Sam Mutiti, Senior Operations Consultant

It’s been a remarkable journey.

When I started in 2008, the company was small with only two guys in Ops and the Ops Director Phil.

I thank Phil and Rob for giving me a chance back when I didn’t have much knowledge and skills in telecoms apart from my Greenwich Uni course, more theory than what you get in the working environment.

I covered the majority of  calls as an operator, 1st point of contact. And spent most of the day going through the company intranet pages (good fun), comms business magazines (I didn’t think these existed) and Openreach handbooks. What an interetsing read!

Evenings were not any different, I took the information home and spent most of my free time trying to understand telecoms jargon.

It was Tough going for the first few years learning the ropes and getting used to the ever-changing structure of the company, clients and vast range of products and services.

Not to mention the accents! Improving my pronunciation and general speech in a foreign tongue. Though I had spoken English for most of my this was very different.

By the third-fourth year, I was more confident and able to handle and even enjoy the job. By then the company had moved office and doubled its total number of employees. I was no longer the 1st point of contact more of middle ops guy with a better grasp of the industry but still a lot to learn, it never ends.

In the fifth year, I had a run at Ops team deputy leader covering for the team leader when he took his holidays. The days felt long and back breaking. Not an easy task trying to manage blokes with skill but very different temperaments and approach. It was almost stressful, but because if I was used to the demands of the job and having to keep an eye on everyone it was a great challenge, and a bif responsibility as you are responsible for the teams success and failures.

Then there was a mix of pre-sales who were learning all about the products and services we offer so that sales could pester you and not get the solution design wrong.  It was quite a learning curve but a good move.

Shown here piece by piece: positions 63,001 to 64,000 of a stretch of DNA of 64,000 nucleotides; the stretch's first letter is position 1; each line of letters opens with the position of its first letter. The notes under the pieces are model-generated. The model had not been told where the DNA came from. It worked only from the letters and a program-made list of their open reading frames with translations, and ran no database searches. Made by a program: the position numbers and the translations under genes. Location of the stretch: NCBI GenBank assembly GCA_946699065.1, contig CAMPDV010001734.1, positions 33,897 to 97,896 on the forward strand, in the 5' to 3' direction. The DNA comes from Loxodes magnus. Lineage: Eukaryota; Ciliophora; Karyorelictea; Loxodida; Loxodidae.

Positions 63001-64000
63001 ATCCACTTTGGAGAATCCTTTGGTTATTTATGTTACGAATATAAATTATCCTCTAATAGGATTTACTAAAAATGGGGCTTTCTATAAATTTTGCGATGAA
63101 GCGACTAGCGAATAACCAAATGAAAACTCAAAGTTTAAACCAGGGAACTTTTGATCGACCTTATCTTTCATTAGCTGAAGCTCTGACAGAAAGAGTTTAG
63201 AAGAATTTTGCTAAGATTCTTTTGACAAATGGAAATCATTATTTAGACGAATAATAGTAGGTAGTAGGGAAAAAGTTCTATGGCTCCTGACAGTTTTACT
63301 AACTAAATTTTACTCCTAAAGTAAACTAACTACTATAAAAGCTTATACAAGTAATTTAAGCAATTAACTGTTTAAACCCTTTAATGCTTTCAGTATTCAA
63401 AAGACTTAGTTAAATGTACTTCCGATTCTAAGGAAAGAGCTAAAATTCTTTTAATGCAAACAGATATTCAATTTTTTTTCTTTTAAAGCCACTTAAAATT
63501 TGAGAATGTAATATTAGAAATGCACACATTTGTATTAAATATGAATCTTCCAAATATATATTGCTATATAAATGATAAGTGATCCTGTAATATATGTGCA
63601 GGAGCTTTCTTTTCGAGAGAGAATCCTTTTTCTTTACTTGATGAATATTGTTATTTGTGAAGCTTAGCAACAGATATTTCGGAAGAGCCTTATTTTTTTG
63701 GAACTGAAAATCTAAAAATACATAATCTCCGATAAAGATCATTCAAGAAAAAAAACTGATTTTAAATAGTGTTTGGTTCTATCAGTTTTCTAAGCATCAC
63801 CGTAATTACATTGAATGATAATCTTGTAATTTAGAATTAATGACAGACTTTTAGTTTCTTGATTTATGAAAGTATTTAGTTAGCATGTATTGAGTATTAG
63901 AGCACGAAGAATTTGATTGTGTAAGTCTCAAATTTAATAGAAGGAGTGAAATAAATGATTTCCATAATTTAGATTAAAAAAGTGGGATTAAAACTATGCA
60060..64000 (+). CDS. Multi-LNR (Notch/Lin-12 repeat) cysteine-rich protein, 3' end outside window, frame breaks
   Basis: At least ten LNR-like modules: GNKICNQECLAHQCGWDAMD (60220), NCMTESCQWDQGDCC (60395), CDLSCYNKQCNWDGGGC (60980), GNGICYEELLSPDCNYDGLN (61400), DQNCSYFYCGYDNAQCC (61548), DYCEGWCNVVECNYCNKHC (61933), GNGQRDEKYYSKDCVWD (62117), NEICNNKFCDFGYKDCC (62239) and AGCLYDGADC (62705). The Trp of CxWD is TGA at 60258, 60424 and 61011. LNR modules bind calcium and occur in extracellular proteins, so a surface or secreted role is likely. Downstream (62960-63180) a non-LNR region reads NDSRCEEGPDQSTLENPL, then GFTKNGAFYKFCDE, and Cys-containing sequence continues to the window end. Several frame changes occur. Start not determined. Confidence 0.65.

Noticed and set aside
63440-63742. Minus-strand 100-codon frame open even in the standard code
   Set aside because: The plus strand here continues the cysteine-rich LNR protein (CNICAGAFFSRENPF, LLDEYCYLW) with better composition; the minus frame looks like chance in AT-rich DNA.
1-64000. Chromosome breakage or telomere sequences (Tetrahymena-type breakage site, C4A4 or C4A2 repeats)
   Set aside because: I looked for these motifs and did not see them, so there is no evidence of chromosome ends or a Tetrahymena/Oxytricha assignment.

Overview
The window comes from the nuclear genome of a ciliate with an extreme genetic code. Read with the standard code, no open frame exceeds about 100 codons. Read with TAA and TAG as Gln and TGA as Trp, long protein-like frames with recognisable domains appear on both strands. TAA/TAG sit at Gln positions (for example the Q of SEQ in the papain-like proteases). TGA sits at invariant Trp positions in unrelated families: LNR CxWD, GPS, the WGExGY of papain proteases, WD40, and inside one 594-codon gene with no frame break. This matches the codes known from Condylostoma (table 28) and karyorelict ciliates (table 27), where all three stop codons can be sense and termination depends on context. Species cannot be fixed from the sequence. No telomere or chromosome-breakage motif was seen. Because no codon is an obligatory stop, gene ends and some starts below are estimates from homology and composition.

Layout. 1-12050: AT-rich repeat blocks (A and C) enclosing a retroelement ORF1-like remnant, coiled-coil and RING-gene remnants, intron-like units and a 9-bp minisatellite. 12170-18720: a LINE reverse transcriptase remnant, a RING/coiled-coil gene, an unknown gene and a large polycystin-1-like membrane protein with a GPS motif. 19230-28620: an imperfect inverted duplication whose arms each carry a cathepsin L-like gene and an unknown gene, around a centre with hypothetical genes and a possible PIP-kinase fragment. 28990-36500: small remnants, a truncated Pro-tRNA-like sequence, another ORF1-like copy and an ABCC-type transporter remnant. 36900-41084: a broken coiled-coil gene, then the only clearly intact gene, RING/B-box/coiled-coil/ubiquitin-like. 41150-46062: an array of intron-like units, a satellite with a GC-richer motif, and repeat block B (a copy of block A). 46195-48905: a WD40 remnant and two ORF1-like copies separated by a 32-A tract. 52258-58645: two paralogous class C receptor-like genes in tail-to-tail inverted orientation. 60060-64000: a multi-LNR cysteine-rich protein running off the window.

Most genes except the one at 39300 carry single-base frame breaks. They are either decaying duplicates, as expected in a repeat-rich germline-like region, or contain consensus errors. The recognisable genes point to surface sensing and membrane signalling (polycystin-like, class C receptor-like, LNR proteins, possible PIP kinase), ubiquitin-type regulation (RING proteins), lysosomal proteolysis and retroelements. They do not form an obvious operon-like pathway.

By the 7th year I was working remotely back home in Kenya and there was shifts in my role, working with less supervision and so I needed discipline, attention to detail and doing my best to avoid a cloud of average which can easily happen when no one is watching.

And some challenging tasks were put in my lap. I was to begin to supervise a few of our big clients that Rob the MD managed. I had to  keep an eye on all their orders and issues to ensuring it didn’t have to get to Rob and Phil (If it did, I had failed, such a bad feeling) I thank both for trusting me, didn’t think I was up for it. But I am thankful now that they did.

One thing I was not prepared for was the direction by Phil to start a local team in Kenya. He always has great ideas and vision.  To which I said yes why not!

Having only managed the Ops team a few times and not having done much of interviews and running a team from the ground up (with Phil’s help) was something. But we did and now we are a team of 5 it’s been challenging but exciting. I never thought I had it in me and seeing the three lads and lady learn and grow as I did and even better than I ever thought was fulfilling.

But I have had and continue to have a lot of help from the team, Phil (legend and great mentor), Paul the Ops Manager (he oozes out with knowledge, gosh he knows his telecoms and he is fun), Jonny and James the other team leaders (these two are fantastic!) and the rest of the team in the UK, always willing to help, including Sales.

I know what the future holds for BtL, it’s a bright one. As it adapts to the market and spear heads great products like Cityfibre and NFON, its bound to be a leader in Comms and I hope I will be part of that great future.